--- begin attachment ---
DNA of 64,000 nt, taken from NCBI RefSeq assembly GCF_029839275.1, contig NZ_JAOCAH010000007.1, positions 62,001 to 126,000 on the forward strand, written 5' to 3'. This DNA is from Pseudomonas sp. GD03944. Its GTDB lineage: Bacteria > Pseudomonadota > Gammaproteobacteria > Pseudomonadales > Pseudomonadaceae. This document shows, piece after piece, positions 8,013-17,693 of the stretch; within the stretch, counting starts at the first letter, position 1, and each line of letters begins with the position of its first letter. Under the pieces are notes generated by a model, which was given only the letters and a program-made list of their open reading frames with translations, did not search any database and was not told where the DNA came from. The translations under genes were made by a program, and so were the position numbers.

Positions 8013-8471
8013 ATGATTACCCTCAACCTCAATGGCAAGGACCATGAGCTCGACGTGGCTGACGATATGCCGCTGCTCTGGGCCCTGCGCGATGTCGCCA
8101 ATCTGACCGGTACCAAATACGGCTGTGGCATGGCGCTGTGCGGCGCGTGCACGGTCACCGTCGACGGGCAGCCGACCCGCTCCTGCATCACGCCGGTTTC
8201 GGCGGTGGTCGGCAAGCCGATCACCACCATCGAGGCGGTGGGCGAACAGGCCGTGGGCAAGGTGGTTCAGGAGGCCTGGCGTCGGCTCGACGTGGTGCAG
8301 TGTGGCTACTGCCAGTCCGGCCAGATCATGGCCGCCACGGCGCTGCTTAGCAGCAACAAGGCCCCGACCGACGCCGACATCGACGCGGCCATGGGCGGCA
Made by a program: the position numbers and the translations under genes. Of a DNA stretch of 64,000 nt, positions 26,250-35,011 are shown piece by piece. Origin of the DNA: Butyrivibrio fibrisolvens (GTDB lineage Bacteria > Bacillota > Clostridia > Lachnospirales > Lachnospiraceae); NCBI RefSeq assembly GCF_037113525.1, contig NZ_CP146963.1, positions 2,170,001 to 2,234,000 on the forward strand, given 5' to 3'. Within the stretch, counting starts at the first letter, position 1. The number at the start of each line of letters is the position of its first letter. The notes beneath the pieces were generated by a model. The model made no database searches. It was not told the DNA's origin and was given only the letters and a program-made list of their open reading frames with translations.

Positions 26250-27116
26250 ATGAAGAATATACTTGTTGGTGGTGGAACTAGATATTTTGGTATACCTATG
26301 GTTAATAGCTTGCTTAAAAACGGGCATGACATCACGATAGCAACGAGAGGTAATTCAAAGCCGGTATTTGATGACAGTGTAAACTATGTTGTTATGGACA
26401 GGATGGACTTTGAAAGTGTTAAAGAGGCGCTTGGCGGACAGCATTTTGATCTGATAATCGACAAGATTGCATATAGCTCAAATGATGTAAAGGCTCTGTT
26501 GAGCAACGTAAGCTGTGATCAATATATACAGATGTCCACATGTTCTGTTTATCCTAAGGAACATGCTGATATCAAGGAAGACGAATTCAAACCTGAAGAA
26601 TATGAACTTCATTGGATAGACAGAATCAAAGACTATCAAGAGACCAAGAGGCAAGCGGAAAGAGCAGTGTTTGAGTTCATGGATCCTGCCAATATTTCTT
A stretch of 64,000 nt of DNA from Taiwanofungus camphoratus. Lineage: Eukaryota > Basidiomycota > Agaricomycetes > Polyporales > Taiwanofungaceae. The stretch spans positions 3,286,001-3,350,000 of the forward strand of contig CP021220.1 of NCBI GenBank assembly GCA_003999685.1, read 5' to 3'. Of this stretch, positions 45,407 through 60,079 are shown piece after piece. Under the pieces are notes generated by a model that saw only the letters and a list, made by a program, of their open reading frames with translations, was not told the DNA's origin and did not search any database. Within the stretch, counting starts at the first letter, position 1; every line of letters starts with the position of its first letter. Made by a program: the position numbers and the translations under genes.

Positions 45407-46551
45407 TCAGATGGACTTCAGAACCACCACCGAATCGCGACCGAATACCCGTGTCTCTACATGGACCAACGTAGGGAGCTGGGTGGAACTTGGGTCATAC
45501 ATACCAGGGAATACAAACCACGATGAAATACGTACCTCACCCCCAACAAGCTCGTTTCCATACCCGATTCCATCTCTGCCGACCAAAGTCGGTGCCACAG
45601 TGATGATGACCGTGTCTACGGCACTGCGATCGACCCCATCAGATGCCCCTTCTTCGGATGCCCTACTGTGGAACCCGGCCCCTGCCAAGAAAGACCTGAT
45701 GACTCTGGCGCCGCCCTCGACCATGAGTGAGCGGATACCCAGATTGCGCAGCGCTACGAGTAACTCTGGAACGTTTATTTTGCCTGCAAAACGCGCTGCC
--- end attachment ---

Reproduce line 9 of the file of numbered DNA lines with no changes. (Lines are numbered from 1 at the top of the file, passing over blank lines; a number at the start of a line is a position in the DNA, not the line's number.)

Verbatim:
26250 ATGAAGAATATACTTGTTGGTGGTGGAACTAGATATTTTGGTATACCTATG